A year after the terrorist attacks that brought Mumbai to its knees, India's financial capital has reverted to form, with shops and restaurants humming, bankers again throwing money around in pubs and clubs, and beggars thronging the streets. Yet there's a malaise brought on by heightened security, a lingering sense that the city remains a target.
Champagne brunches are interrupted by bomb-sniffing dogs. Brides are frisked as they walk from their cars to their weddings. At the Taj Mahal Palace hotel—the epicenter of the attacks—guards are on constant alert, earpieces in place even when they're trading cricket scores. As I pass through the metal detectors there, I am frisked, questioned, and followed, my backpack and bushy beard ringing instinctive alarms. "We've got 500Â cameras all over South Mumbai, 29 patrol cars, 1,500 high-powered rifles," says Deven Bharti, a police official. "We've done a lot of things that are invisible."
Easier to spot are the physical reminders of the 60 hours last November when a band of 10 Muslim terrorists laid siege to Mumbai, killing 166. But the tragedy has morphed into a spectacle. At the Leopold Cafe—where the first shots were fired—foreigners jostle for the front tables, putting their fingers through the bullet holes still in the windows. Outside the Jewish Chabad House, the 107 spots where gunfire hit the wall are marked with red ink. In the lobby of the Taj, the house pianist plays Strangers in the Night and an American in a Bernie's Steakhouse T-shirt asks me, "Dude, this is where they killed those people, right?" Outside, a barefoot boy hawks the latest toy, a six-inch soldier crawling on his belly, cradling a rifle in his arms. "Bang, bang," the boy says. "Eighteen rupees, sir."
To an outsider, the speed with which the city has returned to normal may be disconcerting. But to those who call Mumbai home, the fact that the trains were running a day after the attacks, that the Taj reopened the next month, that the stock exchange has since soared—these all affirm the city's spirit. "People who live and work in the city of Mumbai, they've dealt with adversity before, with terror before," says Ajoy Misra, marketing chief for Tata Group's Indian Hotels, which runs the Taj. "It makes us tough. It gives us discipline."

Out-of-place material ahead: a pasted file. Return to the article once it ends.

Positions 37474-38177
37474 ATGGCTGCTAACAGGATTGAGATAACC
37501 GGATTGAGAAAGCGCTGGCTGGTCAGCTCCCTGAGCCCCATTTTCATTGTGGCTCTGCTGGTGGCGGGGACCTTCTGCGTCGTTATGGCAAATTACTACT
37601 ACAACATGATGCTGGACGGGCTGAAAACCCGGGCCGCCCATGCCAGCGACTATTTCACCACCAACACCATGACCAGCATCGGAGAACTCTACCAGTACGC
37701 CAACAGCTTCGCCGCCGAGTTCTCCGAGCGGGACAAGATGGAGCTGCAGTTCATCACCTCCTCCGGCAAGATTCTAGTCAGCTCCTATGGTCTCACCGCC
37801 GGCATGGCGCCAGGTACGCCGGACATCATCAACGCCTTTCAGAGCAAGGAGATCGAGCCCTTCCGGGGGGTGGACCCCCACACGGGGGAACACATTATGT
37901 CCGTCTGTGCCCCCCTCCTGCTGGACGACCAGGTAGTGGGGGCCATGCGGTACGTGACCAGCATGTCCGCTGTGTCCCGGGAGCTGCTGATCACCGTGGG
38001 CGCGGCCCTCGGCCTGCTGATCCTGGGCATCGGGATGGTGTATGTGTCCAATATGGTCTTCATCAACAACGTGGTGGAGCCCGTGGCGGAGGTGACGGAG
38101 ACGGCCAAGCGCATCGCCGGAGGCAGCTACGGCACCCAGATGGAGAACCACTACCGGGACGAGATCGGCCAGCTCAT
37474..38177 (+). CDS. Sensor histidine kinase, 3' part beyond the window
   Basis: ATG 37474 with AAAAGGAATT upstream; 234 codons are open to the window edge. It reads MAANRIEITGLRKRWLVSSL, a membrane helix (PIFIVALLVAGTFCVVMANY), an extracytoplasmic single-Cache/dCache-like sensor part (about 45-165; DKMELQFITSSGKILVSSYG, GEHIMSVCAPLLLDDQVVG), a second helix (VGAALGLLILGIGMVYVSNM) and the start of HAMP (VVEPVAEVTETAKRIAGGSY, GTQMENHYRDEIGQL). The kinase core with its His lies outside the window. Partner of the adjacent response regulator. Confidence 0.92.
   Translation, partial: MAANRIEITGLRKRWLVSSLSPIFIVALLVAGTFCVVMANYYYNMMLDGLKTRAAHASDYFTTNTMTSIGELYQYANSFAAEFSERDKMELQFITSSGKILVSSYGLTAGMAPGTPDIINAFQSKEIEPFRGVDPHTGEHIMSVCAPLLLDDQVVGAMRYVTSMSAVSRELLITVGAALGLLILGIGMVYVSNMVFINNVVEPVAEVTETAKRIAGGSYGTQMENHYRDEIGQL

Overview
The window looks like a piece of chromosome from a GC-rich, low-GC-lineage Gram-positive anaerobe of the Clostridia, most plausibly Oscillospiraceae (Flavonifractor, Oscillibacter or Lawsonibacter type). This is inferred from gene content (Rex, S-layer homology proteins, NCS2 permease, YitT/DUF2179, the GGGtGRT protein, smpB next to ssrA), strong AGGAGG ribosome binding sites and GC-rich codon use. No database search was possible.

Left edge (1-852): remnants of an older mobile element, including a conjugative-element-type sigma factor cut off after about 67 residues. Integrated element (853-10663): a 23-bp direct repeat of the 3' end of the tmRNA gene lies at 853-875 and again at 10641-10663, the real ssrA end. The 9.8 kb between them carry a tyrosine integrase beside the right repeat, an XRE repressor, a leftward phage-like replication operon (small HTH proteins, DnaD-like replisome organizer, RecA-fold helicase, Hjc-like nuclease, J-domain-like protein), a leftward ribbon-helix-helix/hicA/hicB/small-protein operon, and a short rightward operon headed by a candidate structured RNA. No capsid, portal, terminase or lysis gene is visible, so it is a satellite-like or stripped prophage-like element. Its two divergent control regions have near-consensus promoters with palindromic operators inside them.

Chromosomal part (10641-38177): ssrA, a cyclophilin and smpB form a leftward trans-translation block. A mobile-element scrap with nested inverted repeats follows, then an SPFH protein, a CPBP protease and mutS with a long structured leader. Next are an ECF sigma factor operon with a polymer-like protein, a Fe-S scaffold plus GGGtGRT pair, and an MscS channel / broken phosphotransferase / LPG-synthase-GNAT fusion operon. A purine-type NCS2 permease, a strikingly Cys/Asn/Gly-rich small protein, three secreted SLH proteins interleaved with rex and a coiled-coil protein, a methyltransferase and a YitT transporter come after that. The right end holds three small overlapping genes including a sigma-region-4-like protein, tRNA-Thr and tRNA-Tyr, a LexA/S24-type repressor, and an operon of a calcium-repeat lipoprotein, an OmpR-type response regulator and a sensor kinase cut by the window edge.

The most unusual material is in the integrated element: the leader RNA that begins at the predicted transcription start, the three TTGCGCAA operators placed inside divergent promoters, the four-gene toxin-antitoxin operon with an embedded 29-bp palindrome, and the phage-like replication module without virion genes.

As Mumbai has bounced back, though, so have its familiar divides. In the weeks after the attacks, the city mourned as one. Now, as before, the rich thrive and the poor barely survive. Late one night, I visit the Gateway of India, a classical arch built in 1911 to welcome King George V. The air on the Arabian Sea waterfront smells of garbage and salt. The sudden scratch and bright light from my cigarette lighter startle a policeman, who quickly grabs his ancient rifle. "We sleep here," he says, pointing to the sidewalk beneath the arch. Nodding toward the Taj, he says, "They don't even let us use the toilets in there."
Not far away, the wealthy throng Tote, a new nightclub so exclusive I can't beg my way in. I recognize a banker as he steps out of his Italian sports car. He manages to get me in the door, and soon his girlfriend is spraying us with Champagne. They're celebrating because his bank will represent Reliance Industries in its quest to buy chemical maker LyondellBasell for as much as $12Â billion. "You know what those f------ terrorists don't understand?" the banker says, his cheeks red from too much booze. "You can't destroy money. And that's what this f------ city is."